During the past few decades, the potential of various plant-derived extracts and process byproducts has been tested as feed additives for production animals. TOFA products are a recent example of a feed additive, with several studies demonstrating that TOFA improves the performance of broiler chickens (2–4). More recently, pure resin acids in TOFA have been found to improve performance in the absence of the long-chain fatty acids and other compounds in the raw TOFA byproduct (7). It appears that resin acids play a key role in the positive effects of TOFA, with recent studies showing that pure resin acids decrease collagen-degrading activity in the intestinal tissue (5). Such findings prompted the present investigation on the fate of resin acids, which are presumed to be enduring, in the intestinal tract and tissues of broiler chickens. From a consumer safety and regulatory perspective, it would be preferable if resin acids did not accumulate in edible tissues such as breast meat and liver to any significant extent, but rather become metabolized or eliminated with excreta.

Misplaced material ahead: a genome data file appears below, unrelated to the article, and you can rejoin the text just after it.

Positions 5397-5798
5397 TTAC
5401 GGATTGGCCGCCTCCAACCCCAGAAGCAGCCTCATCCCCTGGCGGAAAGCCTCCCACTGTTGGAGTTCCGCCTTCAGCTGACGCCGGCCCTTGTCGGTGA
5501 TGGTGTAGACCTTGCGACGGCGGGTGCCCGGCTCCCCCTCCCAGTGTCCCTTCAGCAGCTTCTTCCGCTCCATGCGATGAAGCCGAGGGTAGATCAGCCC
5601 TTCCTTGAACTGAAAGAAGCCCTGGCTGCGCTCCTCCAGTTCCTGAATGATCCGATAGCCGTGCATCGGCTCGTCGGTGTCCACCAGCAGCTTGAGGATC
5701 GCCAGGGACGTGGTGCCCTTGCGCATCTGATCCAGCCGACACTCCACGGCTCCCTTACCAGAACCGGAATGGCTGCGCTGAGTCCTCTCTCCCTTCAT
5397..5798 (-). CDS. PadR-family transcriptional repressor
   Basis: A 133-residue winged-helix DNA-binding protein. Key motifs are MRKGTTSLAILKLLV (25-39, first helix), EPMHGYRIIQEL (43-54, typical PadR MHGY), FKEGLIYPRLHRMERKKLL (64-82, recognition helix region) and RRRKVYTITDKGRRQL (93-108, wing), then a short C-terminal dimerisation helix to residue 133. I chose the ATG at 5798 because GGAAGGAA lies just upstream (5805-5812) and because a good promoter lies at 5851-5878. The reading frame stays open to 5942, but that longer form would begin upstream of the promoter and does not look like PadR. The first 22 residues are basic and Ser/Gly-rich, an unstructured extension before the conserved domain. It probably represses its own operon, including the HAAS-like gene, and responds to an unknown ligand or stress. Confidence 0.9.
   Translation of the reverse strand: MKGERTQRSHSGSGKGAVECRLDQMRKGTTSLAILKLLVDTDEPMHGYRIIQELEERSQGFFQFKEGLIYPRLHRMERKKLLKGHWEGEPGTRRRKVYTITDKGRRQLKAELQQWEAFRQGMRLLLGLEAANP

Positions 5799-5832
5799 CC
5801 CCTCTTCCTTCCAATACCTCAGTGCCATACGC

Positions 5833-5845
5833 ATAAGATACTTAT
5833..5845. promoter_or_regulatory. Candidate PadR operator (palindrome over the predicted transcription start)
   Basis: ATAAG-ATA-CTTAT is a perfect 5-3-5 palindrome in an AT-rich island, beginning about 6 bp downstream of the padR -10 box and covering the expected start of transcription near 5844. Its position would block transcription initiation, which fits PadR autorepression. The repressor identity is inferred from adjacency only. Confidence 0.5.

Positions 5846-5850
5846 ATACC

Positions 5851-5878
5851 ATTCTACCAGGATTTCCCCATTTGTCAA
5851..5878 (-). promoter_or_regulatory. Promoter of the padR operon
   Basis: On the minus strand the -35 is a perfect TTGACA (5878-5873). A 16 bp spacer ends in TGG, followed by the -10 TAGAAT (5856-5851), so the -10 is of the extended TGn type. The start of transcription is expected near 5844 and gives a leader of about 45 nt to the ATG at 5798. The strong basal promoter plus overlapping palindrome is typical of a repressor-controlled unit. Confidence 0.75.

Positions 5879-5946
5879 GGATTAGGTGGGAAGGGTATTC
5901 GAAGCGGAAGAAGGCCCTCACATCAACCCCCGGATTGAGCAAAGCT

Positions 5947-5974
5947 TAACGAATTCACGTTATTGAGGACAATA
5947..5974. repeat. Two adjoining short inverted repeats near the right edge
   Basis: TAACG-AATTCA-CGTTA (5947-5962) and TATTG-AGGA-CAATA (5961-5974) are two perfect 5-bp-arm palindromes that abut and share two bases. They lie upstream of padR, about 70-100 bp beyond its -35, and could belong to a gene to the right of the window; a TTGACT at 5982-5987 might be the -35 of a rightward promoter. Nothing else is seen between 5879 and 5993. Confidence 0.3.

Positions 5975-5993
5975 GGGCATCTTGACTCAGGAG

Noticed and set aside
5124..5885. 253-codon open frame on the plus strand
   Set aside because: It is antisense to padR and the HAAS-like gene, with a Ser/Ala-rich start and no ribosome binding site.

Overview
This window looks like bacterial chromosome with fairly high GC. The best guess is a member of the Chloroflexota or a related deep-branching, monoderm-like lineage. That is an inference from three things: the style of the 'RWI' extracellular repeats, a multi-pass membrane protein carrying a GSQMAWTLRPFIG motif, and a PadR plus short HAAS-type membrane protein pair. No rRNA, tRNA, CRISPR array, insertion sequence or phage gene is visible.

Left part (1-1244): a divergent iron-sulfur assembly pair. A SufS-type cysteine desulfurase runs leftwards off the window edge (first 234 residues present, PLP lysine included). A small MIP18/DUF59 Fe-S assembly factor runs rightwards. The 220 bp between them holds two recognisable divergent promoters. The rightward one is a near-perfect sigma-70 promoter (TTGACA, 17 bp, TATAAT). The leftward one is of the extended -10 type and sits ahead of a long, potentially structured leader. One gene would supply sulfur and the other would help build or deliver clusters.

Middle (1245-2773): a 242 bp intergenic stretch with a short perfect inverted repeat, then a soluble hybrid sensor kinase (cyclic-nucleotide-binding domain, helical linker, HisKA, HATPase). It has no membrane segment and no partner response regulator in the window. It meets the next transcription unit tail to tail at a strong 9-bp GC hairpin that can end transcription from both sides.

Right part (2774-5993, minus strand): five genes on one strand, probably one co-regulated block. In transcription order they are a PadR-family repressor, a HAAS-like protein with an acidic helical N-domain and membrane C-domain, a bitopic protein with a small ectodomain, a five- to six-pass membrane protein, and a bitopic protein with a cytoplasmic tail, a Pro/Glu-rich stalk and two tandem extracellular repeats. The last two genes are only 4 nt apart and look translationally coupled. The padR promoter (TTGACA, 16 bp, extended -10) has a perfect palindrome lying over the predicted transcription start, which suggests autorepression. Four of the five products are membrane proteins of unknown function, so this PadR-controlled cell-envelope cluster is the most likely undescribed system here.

In the present study, a TOFA product containing 8.6% resin acids was added to broiler chicken diets in doses 750 and 3,000 g/t, and birds were fed the diets for 5 weeks. No performance effects were detected, which can at least partly be explained by the high performance in all treatment groups; all groups exceeded the growth performance recommendations of Aviagen for the Ross 308 breed. The total calculated resin acids ingested by an average single bird during the 35-day trial was 272 and 1,087 mg with the 750 and 3,000 g/t dose, respectively. During the last days of the trial, the proportion of in-feed abietic and dehydroabietic acids recovered from feces was ~44 and 67% for diets supplemented with 750 and 3,000 g/t TOFA, respectively. Indeed, the proportion of resin acids that could not be recovered was greater when the dose in the feed was lower, suggesting that the rate of resin acid metabolism or deposition in tissues is rate-limited, not linearly concentration-dependent. There are no prior studies on the fate of resin acids in chickens. In feeding studies with rats given a single oral dose of 2 or 300 mg of tritium-labeled dehydroabietic acid, it was found that 80–90% of the radioactivity was excreted with feces within 2 days (reviewed in 14). In the same study, 5–7% of tritium label administered with dehydroabietic acid was recovered in the urine. In broiler chickens, urine enters the cloaca and is eventually excreted together with feces. Thus, any resin acids secreted from the kidney with urine would have been included in the excreta analysis in this study. Interestingly, our results showed that, at the higher dose of TOFA, the average recovery of abietic and dehydroabietic acids in excreta was 10% higher than recovery in the ileum. This could be explained by the release of urine in the cloaca, distal to the ileum.